6. 6.
    Levin, L. E., Belmonte, P. & Gonzalez, O. (1992) Sun-compass orientation in the characid cheirodon-pulcher. Environ Biol Fishes 35, 321–325.CrossRefGoogle Scholar
  7. 7.
    Walker, M. M. (1984) Learned Magnetic-Field Discrimination in yellowfin tuna, Thunnus-albacares. J Comp Physiol 155, 673–679.CrossRefGoogle Scholar
  8. 8.
    Mills, D. (1989) Ecology and Management of Atlantic Salmon. New York, NY, Chapman and Hall.Google Scholar
  9. 9.
    Braithwaite, V. A., Armstrong, J. D., Mcadam, H. M. & Huntingford, F. A. (1996) Can juvenile Atlantic salmon use multiple cue systems in spatial learning? Anim Behav 51, 1409–1415.CrossRefGoogle Scholar
  10. 10.
    Huntingford, F. A. & Wright, P. J. (1989) How sticklebacks learn to avoid dangerous feeding patches. Behav Processes 19, 181–189.CrossRefGoogle Scholar
  11. 11.
    Reese, E. S. (1989) Orientation behavior of butterflyfishes (family chaetodontidae) on coral reefs – spatial-learning of route specific landmarks and cognitive maps. Environ Biol Fishes 25, 79–86.CrossRefGoogle Scholar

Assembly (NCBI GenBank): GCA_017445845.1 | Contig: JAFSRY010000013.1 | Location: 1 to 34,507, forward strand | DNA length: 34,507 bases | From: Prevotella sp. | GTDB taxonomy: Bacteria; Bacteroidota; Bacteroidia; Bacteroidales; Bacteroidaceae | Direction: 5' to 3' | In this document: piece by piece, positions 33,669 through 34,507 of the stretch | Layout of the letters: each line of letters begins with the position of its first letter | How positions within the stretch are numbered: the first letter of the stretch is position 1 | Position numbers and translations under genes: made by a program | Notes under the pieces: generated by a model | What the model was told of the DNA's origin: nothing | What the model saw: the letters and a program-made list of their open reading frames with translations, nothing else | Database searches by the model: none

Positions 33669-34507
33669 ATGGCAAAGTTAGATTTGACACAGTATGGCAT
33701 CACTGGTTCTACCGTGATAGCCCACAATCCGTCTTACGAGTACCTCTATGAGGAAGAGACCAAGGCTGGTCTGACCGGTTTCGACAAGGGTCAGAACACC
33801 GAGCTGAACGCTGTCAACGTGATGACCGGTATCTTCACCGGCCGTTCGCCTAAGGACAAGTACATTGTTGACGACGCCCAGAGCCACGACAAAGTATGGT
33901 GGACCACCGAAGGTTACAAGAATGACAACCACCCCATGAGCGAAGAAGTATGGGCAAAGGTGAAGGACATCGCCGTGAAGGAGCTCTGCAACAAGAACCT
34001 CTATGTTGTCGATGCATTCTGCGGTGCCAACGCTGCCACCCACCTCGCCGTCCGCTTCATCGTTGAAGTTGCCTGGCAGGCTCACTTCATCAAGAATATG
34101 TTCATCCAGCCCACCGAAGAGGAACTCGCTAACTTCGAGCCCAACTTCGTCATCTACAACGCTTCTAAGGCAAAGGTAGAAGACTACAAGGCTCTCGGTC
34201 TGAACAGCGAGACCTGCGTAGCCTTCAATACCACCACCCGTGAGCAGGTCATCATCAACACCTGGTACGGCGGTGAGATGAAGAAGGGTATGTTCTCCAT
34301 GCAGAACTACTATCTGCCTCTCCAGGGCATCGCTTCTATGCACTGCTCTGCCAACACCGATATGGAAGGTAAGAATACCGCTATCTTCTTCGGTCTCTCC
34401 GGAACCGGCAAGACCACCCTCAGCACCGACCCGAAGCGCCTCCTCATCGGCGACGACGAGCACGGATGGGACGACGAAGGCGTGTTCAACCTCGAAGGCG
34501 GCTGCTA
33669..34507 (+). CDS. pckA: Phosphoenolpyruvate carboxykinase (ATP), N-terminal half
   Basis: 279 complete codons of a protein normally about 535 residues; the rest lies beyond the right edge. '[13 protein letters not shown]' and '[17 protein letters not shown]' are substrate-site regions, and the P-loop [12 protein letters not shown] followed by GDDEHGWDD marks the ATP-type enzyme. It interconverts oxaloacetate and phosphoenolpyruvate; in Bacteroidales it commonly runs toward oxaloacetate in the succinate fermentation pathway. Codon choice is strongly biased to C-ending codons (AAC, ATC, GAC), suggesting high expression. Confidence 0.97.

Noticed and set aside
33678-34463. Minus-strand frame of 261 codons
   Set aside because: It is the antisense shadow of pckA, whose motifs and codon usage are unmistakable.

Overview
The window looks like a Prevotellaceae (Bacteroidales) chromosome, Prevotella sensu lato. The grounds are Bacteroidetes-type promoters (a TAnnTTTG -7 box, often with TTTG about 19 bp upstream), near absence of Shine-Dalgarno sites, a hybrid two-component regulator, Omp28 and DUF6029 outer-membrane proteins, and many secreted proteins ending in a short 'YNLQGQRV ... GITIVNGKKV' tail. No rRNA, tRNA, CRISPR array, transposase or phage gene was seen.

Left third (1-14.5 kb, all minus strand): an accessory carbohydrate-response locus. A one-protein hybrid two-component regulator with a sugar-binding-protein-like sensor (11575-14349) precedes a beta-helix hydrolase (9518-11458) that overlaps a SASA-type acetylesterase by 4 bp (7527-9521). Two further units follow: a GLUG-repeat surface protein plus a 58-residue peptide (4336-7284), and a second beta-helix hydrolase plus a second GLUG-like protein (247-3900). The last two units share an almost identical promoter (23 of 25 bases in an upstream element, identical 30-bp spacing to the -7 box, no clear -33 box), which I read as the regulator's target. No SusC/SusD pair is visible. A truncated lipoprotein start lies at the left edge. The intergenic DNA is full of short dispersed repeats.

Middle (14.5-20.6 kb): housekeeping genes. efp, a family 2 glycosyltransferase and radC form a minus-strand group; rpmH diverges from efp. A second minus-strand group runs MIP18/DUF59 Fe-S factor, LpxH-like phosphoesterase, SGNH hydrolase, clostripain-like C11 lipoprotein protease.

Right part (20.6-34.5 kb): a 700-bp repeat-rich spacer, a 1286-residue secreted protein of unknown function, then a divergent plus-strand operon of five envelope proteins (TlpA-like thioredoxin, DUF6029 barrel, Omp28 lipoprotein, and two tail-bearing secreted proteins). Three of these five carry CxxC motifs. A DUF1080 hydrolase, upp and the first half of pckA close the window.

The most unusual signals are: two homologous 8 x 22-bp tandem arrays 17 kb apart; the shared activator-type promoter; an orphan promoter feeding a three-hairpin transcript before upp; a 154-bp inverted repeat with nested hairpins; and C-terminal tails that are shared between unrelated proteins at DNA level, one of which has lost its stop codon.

12. 12.
    Girvan, J. R. & Braithwaite, V. A. (1997) Orientation mechanisms in different populations of the three spined stickleback. Orientation and Navigation-Bird, Humans and Other Animals. United Kingdom Oxford, Royal Institute of Navigation.Google Scholar
  13. 13.
    Teyke, T. (1989) Learning and remembering the environment in the blind cave fish Anoptichthys-Jordani. J Comp Physiol A Neuroethol Sens Neural Behav Physiol 164, 655–662.CrossRefGoogle Scholar
  14. 14.
    Metcalfe, W. K., Kimmel, C. B. & Schabtach, E. (1985) Anatomy of the posterior lateral line system in young larvae of the zebrafish. J Comp Neurol 233, 377–389.PubMedCrossRefGoogle Scholar
  15. 15.
    Schellart, N. A. M. & Wubbels, R. J. (1998) The auditory and mechanosensory lateral line system. In Evans, D. H. (Ed.) The Physiology of Fishes. 2nd ed. Boca Raton, FL, CRC Press.Google Scholar
  16. 16.
    Whitfield, T. T. (2002) Zebrafish as a model for hearing and deafness. J Neurobiol 53, 157–171.PubMedCrossRefGoogle Scholar
  17. 17.
    Aronson, L. R. (1951) Orientation and jumping behavior in the gobiid fish Bathygobius soporator. Am Mus Novit 1486, 1–22.Google Scholar
  18. 18.
    Aronson, L. R. (1971) Further studies on orientation and jumping behavior in the gobiid fish Bathygobius soporator. Ann N Y Acad Sci 188, 378–392.PubMedCrossRefGoogle Scholar
  19. 19.
    Arthur, D. & Levin, E. D. (2001) Spatial and non-spatial visual discrimination learning in zebrafish (Danio rerio). Anim Cogn 4, 125–131.CrossRefGoogle Scholar
  20. 20.